I was raised to curse Israel and pray for the destruction of Jews, writes AYAAN HIRSI ALI… That’s why I know all too well Hamas is another ISIS – whatever useful idiots in the West say
All across the West, there is no shortage of people blaming the horrors in Israel on Israel itself — and openly supporting the perpetrators.
The head of policy at the Community Security Trust, which monitors hate crimes committed against British Jews, has said: ‘Anti-Semites are getting excited by the sight of dead Jews . . . Hamas murdering Israeli civilians has exhilarated them . . . We’ve had reports of people driving past synagogues shouting ‘Kill the Jews’.’
Anti-Semitic incidents in Britain are currently three times higher than they were this time last year, the charity adds.
‘Free Palestine’ graffiti has been scrawled on a railway bridge in Golders Green, a Jewish area of north London, while in Oxford Street, one young woman — who may well have been radicalised in England — was filmed ripping down posters that pleaded for the safe return of the babies taken hostage by Hamas. ‘Free Palestine, f*** you!’ she screamed at an onlooker who dared to remonstrate with her.
On Thursday night in Paris, police used tear gas and water cannon to disperse hundreds of people at a pro-Palestine rally, in which protesters chanted ‘Israel murderer [sic]’ and ‘End the siege of Gaza.’
Pro-Palestinian protesters gathered outside the Israeli embassy in London on Monday
‘Free Palestine’ was scribbled on a railway bridge in Golders Green, North London – an area with a large Jewish population
Women were filmed tearing down posters calling for the safe return of Israeli hostages captured by Hamas
Outside the Sydney Opera House, about 1,000 protesters lit flares and waved Palestinian flags — and some were filmed chanting: ‘Gas the Jews.’
In the U.S., meanwhile, 31 student groups at Harvard signed an open letter claiming that the ‘Israeli regime’ was ‘entirely responsible for all unfolding violence’, while California’s Stanford University displayed a banner declaring that Palestine would be made free ‘by any means necessary’ — a sinister slogan that tacitly justifies Hamas’s slaughter of children in pursuit of its aims.
Not to be outdone, the Chicago ‘chapter’ of the Black Lives Matter movement posted an image of a paraglider alongside the slogan ‘I stand with Palestine’. The reference, of course, was to Hamas paragliders who descended on Israel’s Supernova music festival last Saturday to rape and butcher at least 260 young people.
In short, anti-Semites the world over have been emboldened by this crisis, and Jews are once again being blamed for their own massacre. And I am not remotely surprised. In my childhood, I was steeped in the Islamist movement’s noxious anti-Semitism — which has been on such ugly display this week.
Born in Mogadishu, Somalia, I spent my early years escaping political strife after my father was imprisoned for being an anti-government activist. We moved between countries before settling in Kenya.
The worst insult in the Somali community was to be called a ‘Jew’, not that any of us actually knew one. To be called a ‘Jew’ was so abhorrent, some felt justified in killing anyone who so dishonoured them with this ‘slur’.
As a teenager in Nairobi in the 1980s, I joined the Muslim Brotherhood — the strict Sunni Islamist movement, founded in Egypt in 1928, from which Hamas ultimately descends.
I vividly remember sitting with my female fellows in mosques, cursing Israel and praying to Allah to destroy the Jews. We were certainly not interested in a peaceful ‘two-state solution’: we were taught to want to see Israel wiped off the map.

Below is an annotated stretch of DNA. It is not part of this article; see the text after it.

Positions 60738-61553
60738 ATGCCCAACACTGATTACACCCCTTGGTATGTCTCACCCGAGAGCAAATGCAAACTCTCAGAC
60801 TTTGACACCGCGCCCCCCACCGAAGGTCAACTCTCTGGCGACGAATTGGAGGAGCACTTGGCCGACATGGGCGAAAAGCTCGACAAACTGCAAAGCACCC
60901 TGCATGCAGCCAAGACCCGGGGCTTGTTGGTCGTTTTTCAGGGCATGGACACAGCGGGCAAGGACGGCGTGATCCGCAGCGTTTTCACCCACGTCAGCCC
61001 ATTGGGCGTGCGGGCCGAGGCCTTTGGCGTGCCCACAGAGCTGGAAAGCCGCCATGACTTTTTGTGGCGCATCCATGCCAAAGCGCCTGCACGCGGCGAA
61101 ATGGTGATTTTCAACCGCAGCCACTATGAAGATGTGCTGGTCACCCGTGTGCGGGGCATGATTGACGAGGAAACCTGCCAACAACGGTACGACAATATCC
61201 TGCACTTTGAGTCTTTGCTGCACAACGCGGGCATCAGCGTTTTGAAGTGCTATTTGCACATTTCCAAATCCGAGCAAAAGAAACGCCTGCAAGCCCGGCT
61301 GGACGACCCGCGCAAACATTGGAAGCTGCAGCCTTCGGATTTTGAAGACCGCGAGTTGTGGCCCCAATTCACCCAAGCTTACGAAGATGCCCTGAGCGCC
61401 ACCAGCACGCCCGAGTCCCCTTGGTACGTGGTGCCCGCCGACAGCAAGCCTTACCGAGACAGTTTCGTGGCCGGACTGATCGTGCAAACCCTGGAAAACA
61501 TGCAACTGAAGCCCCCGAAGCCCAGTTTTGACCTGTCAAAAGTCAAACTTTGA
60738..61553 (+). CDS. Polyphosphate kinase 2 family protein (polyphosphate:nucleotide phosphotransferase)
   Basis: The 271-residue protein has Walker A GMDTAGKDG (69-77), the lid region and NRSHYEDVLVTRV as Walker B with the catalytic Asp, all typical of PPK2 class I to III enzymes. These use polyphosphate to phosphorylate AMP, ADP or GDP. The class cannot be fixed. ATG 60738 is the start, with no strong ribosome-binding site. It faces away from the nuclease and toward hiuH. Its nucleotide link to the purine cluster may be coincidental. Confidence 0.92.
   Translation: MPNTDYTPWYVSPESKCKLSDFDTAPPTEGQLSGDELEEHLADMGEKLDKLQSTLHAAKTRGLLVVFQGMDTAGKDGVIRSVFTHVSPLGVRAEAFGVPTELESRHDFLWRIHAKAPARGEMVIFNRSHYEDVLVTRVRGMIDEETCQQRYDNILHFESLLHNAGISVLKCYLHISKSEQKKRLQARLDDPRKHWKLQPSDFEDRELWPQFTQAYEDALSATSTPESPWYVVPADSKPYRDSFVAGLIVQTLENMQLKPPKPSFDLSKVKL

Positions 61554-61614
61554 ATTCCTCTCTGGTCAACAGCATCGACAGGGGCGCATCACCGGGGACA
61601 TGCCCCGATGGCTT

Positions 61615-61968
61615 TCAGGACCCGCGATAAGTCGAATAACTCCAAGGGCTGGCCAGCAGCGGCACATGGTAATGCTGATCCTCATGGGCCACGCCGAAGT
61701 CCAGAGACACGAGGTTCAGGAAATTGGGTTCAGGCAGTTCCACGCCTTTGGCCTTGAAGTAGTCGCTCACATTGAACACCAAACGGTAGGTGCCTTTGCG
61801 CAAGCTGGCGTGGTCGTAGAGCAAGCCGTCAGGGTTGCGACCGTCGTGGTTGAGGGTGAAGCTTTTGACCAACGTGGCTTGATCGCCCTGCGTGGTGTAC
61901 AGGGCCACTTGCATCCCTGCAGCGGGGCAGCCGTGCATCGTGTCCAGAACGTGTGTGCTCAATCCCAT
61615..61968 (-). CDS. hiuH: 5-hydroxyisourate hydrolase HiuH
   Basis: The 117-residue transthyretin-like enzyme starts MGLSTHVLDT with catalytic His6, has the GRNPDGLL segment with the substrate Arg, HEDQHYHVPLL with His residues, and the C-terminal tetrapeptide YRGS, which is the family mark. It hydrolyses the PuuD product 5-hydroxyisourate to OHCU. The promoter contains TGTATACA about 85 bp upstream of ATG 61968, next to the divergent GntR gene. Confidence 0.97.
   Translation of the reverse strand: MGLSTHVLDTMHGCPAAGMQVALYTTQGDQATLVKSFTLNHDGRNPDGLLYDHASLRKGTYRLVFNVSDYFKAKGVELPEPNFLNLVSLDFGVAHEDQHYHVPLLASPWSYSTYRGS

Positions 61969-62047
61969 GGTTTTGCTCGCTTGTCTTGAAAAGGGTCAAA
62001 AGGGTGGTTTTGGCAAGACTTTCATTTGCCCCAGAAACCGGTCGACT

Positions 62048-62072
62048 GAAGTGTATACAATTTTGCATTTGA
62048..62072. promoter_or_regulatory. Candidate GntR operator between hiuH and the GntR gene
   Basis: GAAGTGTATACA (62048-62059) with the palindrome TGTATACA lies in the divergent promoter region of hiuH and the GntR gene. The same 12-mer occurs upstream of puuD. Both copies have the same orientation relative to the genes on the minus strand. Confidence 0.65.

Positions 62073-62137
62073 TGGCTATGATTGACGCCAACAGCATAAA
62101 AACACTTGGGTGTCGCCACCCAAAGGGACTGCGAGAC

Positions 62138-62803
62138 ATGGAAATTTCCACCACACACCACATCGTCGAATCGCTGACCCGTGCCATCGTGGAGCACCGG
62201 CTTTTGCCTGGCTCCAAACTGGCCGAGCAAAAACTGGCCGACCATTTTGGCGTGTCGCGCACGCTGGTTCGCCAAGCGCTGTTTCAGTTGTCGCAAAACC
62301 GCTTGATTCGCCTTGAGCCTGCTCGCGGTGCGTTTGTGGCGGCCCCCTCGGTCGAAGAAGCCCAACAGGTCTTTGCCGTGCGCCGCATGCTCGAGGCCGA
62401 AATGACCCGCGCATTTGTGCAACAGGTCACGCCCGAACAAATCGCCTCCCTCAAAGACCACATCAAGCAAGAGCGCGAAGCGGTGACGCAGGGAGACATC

When I was 16, my school’s teacher of religion was Sister Aziza. She read to us the Koran’s lurid descriptions of the everlasting fire that burns flesh and dissolves skin — the place reserved for Jews.
Sister Aziza described Jews as physically monstrous, with horns coming from their heads, out of which flew devils that would corrupt the world. Jews controlled everything, she told us, and it was the duty of Muslims to destroy them.
It was a lot to take in for a teenager who read Western romance novels in secret, but I believed every word.
French police deployed tear gas and water cannons after a pro-Palestinian protest in Paris
Protesters allegedly chanted ‘Israel murderer [sic]’ and ‘End the siege of Gaza’ in Paris
Riot police push back pro-Palestine protesters after the organised protest in Paris was deemed illegal due to security concerns
When the fatwa was issued against the British writer Salman Rushdie in 1989, a small crowd gathered in a Nairobi car park to burn a copy of his novel The Satanic Verses.
Sister Aziza urged us to join in the condemnations of Rushdie and I am ashamed to say I took part in the book-burning. I was certain Rushdie should be killed, but the scene nevertheless made me uncomfortable.
That seed of doubt grew over the next few years as I questioned why, if Allah was so just, women were treated as mere chattels in some Muslim families.
AYAAN HIRSI ALI: ‘Jews controlled everything, she told us, and it was the duty of Muslims to destroy them. It was a lot to take in for a teenager who read Western romance novels in secret, but I believed every word’
Over time, my questions turned into open rebellion against the Muslim Brotherhood, Islam and, ultimately, my family.
My father sent me to relatives in Germany in 1992 so I could go from there to Canada to join the distant cousin he had married me off to. I ran away from that marriage and travelled to the Netherlands where I sought asylum.
Eventually, I became a member of the Dutch parliament, and later settled in America.
I abandoned my religion, but I have never lost my clear-sighted understanding, forged in my childhood, of Islamism’s pathological hatred of Jews, as well as Muslims considered as heretics and non-Muslims in general.
The former Egyptian president Mohamed Morsi — a one-time leader of the Muslim Brotherhood — declared that Muslims should ‘nurse our children and our grandchildren on hatred’ of Jews. His organisation has done just that — and the despicable sentiment is the underlying context to Hamas’s most recent attacks.
The truth, however, is that Hamas is no more a friend of the Palestinians than it is a friend of Israel.
Those who see the conflict as a simple territorial dispute between a colonial state and a dispossessed minority fail to recognise Hamas for what it really is: a gang of genocidal Islamist thugs backed by a theocratic, anti-Semitic regime in Iran.